A one-size-fits-all approach does not work well with building a bike network. While it is important to create suitably protective facilities (Fig. 1), it's also important to consider street and neighborhood context. One thing the City has heard loud and clear from the Hillcrest Residents Association (HRA) is that, in Hillcrest, aesthetics matter (Comments 21-22). The City has been working with the HRA to find a design that is suitably protective and fits the HRA's aesthetic. The City has considered how every possible physical separation discussed in FHWA's Separated Bike Lane Planning and Design Guide could be applied to Kavanaugh. If the City can get a short-list of the best-fit facility types for the HRA's aesthetic, we could explore in greater depth what those could look like on Kavanaugh.
The least expensive options are parking stops and delineators, just parking stops, or just delineators. The City currently has funds to install any of these three options thanks to generous funding from People for Bikes. The HRA has indicated that these choices do not reflect the HRA's aesthetic. The City does not currently have funding to create other types of facilities that may better match the HRA's aesthetic. One possible path forward would be for the HRA to choose the least offensive option from among the three immediate possibilities now with an eye to installing the HRA's preferred facility type in the near future. To be clear, City staff and elected officials have not yet approved these designs nor have they approved seeking grant funding to construct these designs. This page is simply meant to show all stakeholders the full menu of design possibilities for Kavanaugh so that we can determine if there is a choice that all stakeholders could rally behind. If that option does exist, it may change how best to set up the bike facility now.
One-Way vs. Two-Way Bicycle Facility
One-way bike lanes on Kavanaugh make sense if the ultimate goal were to install them for the long-term with one of the three options funded by People for Bikes (i.e. when the method of physical protection is relatively inexpensive). They allow bicycle traffic to move in the same direction as vehicular traffic, making traffic patterns more intuitive for people biking and people driving and they protect riders as they are going uphill with the greatest difference in speed between car and bike (e.g. Fig. 2). However, if the HRA's optimal aesthetic requires a much more expensive bike facility, then this traffic pattern becomes more difficult to justify and to secure grant funding to construct. It would be a tough sell to tell a granting agency that we intend to spend tens or hundreds of thousands of dollars to protect people riding in one direction, but people riding in the other direction will continue to be sandwiched between parallel parking and a traffic lane with no physical protection and a risk of "dooring" (e.g. Table 1). That's not a good use of grant agency funds and likely would not get funded. In addition, if the City secured grant funding to build a more expensive bicycle facility, we would have the funds to make intersections between the bike facility and side streets safer (the main drawback to a two-way facility, see also Table 1 and Question #5).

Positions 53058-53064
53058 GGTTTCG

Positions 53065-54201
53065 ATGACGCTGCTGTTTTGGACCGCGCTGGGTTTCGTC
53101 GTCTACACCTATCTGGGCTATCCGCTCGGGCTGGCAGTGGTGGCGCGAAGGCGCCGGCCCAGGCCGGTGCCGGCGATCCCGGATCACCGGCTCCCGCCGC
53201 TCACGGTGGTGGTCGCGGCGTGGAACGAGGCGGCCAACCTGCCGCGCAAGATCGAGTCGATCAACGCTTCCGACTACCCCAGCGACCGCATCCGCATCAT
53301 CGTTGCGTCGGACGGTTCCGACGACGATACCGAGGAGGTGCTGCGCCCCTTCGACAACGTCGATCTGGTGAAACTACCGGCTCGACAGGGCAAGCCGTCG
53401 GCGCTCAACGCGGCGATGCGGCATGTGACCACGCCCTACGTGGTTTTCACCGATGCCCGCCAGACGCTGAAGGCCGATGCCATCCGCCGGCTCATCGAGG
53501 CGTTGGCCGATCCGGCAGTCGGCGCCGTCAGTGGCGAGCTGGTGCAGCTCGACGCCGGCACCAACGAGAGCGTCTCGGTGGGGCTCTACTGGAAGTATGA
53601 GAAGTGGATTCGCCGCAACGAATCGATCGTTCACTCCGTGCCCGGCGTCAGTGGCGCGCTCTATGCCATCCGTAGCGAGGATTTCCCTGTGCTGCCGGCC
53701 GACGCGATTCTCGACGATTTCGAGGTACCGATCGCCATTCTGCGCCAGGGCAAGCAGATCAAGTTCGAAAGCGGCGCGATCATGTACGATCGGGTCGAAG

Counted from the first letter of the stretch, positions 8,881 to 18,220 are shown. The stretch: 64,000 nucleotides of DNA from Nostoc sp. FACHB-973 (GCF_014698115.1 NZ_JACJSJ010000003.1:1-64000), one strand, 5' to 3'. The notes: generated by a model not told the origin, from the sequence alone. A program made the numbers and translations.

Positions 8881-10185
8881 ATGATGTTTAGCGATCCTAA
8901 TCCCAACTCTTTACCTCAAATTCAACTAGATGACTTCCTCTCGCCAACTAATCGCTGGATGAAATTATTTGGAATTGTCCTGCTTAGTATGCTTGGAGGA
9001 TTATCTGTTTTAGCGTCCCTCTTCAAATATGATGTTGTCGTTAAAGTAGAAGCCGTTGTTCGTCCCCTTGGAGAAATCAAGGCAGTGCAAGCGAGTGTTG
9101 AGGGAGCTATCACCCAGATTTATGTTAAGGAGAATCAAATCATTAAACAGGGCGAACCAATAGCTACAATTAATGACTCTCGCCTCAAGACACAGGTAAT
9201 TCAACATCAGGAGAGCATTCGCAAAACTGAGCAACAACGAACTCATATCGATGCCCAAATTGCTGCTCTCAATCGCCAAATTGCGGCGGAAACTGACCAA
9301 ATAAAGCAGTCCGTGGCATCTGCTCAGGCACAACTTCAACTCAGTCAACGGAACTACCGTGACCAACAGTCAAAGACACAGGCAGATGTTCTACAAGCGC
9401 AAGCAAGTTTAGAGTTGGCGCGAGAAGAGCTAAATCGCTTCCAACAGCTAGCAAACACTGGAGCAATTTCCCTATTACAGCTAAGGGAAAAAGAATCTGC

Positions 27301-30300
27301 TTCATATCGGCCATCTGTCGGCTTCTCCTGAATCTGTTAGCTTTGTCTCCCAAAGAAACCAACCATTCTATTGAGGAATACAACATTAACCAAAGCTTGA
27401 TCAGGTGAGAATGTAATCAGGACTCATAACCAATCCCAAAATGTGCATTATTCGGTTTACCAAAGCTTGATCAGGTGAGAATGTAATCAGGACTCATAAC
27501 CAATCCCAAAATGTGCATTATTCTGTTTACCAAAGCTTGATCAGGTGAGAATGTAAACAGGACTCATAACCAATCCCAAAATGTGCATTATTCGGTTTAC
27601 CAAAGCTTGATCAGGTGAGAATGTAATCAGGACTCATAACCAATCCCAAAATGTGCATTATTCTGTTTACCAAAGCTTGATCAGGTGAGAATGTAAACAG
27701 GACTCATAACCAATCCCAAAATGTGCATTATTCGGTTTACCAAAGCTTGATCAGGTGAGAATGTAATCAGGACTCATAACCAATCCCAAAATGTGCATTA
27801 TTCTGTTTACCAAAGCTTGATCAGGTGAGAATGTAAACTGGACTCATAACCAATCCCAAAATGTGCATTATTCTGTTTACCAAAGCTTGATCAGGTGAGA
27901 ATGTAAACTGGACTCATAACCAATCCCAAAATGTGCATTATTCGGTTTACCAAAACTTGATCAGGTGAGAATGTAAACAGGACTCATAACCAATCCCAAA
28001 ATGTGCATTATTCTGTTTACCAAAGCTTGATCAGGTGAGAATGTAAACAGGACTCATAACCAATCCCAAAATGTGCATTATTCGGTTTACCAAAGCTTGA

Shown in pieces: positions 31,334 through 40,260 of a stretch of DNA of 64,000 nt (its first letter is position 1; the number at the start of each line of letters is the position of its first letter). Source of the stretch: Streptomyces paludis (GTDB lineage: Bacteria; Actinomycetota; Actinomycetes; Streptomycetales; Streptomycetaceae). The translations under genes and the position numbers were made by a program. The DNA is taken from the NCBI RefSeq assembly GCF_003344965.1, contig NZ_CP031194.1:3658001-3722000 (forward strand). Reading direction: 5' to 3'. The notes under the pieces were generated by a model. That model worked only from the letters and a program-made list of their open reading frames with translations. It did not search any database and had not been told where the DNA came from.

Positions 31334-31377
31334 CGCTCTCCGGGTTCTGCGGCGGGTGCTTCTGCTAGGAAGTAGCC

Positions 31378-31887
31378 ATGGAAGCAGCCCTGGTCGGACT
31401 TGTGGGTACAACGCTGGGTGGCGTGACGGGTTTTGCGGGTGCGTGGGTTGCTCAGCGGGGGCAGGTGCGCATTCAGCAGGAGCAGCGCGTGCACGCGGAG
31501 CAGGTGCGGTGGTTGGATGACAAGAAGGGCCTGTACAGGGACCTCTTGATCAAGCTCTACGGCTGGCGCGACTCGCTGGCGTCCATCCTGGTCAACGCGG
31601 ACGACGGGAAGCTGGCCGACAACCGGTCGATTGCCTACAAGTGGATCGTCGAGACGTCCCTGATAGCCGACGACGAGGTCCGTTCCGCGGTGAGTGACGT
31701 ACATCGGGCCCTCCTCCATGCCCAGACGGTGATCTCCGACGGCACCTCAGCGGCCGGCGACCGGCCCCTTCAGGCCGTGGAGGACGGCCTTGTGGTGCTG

Why consider this now? It may be best to consider a phased approach, installing one of the three options for which we have funds that must be used now and then seek funding to construct the HRA's preferred option in an upcoming grant cycle. Funds for the HRA's preferred facility would actually be much easier to secure if we followed this phased approach, because the granting agency would see that the proposed traffic pattern works, it is safe, feels safe for all users, and the City has community buy-in (like a pop up does). But we would only have these benefits if the traffic pattern of Phase One approximated the traffic pattern we intend to create in the grant. It would also further incentivize the City to secure funding for this optimally aesthetic facility in the near future in order to make crossings of the two-way facility safer. In short, City staff recommends inexpensive one-way bike lanes, BUT if the HRA wants to create a more expensive bicycle facility on Kavanaugh for aesthetic purposes, it may be best to start with a two-way cycle track on the north side of Kavanaugh.
Table 1. Advantages and disadvantages of installing a two-way cycle track vs. City-proposed one-way facilities on Kavanaugh.
Parking Stops and Delineators
This is the option originally proposed by the City. The parking stops provide a reasonable physical separation between cars and bikes and the flexible delineators provide a vertical element, both clarifying to drivers that their is a physical obstruction in the roadway and creating a more comfortable separated space for cyclists (Figs. 1-5). We have the necessary funding to install this now.
Figure 1. Description of a parking stop and delineator physical protection from FHWA.
Figure 2. Aerial concept of a one-way facility with posts and stops.
Figure 3. Aerial concept of a two-way facility with posts and stops.
Figure 4. Example of a bicycle lane protected by stops and delineators. As proposed, the one-way facility itself would look a lot like this.
Figure 5. Example of a bicycle lane protected by stops and delineators in a historic residential neighborhood.
Parking Stops Only